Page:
The hinges of my bathroom door have been loose for years. In order to close it you need to raise it a bit so it doesn’t grind against the floor. And we cannot lock it properly anymore because the board doesn’t fit into the door frame as my brother installed a new set of hinges to the other side of the board to fix the issue with the hinges. So all you can do is push the door slightly to make it stick to the frame (if you can imagine a magnetised wooden door), but not too hard as it will get stuck and you need to peel it off the frame and make screeching sound.
It has became a new normal for me and the people living in the house. We know how it behaves and how to interact with it.
Every once in a while there will be guests coming over and we would need to give them a tour and instructions on these tiny quirks of the house.
How many things in your day to day life actually require some instructions and disclaimers? Things you just have gotten accustomed to working around for and adapting to. Things you have considered as the new normal, and became blind to.
What are your quirks? The things you actually need to warn people about. Your manual, your particular “handle with care” areas.
I started keeping a very obsessive todo list at work since November 2017. Every day I would copy the txt file from the day before. I would do some planning work, prepare standup, and then start working; logging each activity starting with the timestamp.
Essentially outsourcing the mental burden.
It looks something like this:
## Standup ## Yesterday: - SA process work: analysis on converted deals, discussions with Lorrie - Worked on SAT-705, SAT-823, SAT-820, SAT-821 - Chatted with Jess RE:Lever workflow for external applicants, how to help - Discussions on Jira workflow with Jon (INF-1149) Today: - Revisit SAT-788, SAT-813 - SOW for SAT-750 - Followup on - Finalise the team's PR ## Chronological ## 08:32. starting. 08:43. standup prepped. logged into slack 08:57. all caught up with Slack, standup posted. 09:06. reply2 yogesh. let's start on SAT-813 10:25. reverted. logging 30m. let's have brunch. -- 30m -- 11:02. back. ...... 23:14. ok let's wrap up. I logged: 8.75h on Jira ## Backlog ## - review Product Selection Flowchart - ....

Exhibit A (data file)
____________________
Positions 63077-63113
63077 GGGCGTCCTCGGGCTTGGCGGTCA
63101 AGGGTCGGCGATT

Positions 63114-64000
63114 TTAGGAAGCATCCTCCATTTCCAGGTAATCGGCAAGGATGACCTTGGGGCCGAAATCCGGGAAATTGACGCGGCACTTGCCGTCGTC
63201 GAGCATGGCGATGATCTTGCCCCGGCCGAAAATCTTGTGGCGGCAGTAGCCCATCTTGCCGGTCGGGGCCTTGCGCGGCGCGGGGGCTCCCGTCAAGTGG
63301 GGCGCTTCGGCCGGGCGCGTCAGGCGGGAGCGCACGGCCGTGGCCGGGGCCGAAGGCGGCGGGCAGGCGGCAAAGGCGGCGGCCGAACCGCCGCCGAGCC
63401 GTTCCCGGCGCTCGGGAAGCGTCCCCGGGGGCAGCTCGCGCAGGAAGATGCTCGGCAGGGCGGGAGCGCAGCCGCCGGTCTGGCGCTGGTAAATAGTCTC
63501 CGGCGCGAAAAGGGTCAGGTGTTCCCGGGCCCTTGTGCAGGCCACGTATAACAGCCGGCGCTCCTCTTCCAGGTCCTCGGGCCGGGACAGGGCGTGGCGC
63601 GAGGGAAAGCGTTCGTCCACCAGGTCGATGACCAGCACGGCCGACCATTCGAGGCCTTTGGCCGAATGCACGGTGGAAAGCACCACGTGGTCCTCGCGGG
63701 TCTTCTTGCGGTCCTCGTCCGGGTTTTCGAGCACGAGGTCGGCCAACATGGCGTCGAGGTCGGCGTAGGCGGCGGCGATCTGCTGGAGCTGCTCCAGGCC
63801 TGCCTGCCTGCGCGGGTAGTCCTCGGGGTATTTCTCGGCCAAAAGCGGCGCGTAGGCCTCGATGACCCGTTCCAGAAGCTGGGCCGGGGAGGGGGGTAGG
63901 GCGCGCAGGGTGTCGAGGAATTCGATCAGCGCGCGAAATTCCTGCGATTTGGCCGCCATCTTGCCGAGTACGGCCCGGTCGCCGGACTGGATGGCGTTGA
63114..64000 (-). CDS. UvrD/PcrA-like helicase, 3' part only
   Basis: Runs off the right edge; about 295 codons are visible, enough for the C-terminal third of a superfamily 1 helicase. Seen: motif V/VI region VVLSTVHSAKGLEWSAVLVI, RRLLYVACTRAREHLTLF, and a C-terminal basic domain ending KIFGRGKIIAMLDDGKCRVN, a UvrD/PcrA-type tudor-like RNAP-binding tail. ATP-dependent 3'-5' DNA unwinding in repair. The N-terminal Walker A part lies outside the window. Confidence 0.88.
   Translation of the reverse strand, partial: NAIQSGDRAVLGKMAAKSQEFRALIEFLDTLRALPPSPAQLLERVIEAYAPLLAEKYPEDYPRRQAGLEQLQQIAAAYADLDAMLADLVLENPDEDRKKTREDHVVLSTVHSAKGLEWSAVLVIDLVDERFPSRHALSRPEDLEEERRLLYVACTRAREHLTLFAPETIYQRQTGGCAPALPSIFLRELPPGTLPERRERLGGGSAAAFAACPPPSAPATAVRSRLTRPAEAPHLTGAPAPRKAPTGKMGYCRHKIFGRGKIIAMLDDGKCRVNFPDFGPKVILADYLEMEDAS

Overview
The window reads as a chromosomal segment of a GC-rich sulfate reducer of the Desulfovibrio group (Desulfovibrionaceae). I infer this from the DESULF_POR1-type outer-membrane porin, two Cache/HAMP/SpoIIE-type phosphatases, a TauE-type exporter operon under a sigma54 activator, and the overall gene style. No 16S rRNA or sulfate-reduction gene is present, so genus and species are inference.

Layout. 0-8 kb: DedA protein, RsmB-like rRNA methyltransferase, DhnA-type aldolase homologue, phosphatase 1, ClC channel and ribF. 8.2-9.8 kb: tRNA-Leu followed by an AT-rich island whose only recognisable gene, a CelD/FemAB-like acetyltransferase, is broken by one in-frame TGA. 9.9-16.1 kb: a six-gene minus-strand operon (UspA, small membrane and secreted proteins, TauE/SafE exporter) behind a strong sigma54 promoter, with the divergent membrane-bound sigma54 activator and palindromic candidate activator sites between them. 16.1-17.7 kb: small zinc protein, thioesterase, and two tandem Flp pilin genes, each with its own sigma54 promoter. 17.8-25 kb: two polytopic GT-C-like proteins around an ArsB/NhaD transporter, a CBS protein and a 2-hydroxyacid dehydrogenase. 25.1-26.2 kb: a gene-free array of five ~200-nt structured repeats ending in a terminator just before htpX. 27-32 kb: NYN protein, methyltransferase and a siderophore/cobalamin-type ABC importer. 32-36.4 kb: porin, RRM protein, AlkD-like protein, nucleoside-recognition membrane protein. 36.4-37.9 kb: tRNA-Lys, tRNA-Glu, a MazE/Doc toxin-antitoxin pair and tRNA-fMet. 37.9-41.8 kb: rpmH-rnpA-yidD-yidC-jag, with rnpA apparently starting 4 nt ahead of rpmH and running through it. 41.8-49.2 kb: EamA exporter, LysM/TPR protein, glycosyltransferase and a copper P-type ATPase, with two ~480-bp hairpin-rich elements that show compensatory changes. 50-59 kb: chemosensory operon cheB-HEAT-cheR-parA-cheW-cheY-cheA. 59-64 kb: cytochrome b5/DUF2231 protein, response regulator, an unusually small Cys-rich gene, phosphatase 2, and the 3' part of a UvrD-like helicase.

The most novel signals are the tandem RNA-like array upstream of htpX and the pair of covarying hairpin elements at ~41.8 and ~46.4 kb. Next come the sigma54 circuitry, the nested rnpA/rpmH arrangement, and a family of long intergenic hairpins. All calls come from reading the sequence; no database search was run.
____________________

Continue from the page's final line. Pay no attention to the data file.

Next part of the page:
I need it to survive. It keeps me sane.
The nature of the work is very reactive. Urgency around maintaining lead time, lots of context switching, decision making, and constant reprioritisation. I need to make sure no ball is being dropped.
This system works so well. I kept on chugging and killing it. Doing, managing, documenting processes, unblocking, deep work, reactive work, firefighting, bring it on.
And it is burning me out.
This system is actually preventing me to notice a snowballing problem: my team is severely understaffed and I am running myself into the ground.
Only now that I realise it is purely a survival tactic. I should have noticed that something is inherently broken and looked for a sustainable solution to fix the root cause instead of adapting to anything that comes my way.
It has became the new normal.
What is your new normal?
When you notice these, ask yourself lots of questions: Do you like them? Are you even aware of them? Where did they come from? Why do you keep them? Is it useful? Do they make you proud? Do they feed your ego? Is it a hacky workaround? Why are you holding onto them? Should you leave them as they are? Should you do anything about them? What will you gain if you do? Did you make a conscious and deliberate choice on them?
Being aware of your normal determines what kind of expectation you have. And expectations sets your personal narrative. And a narrative can make or break you. Choose wisely.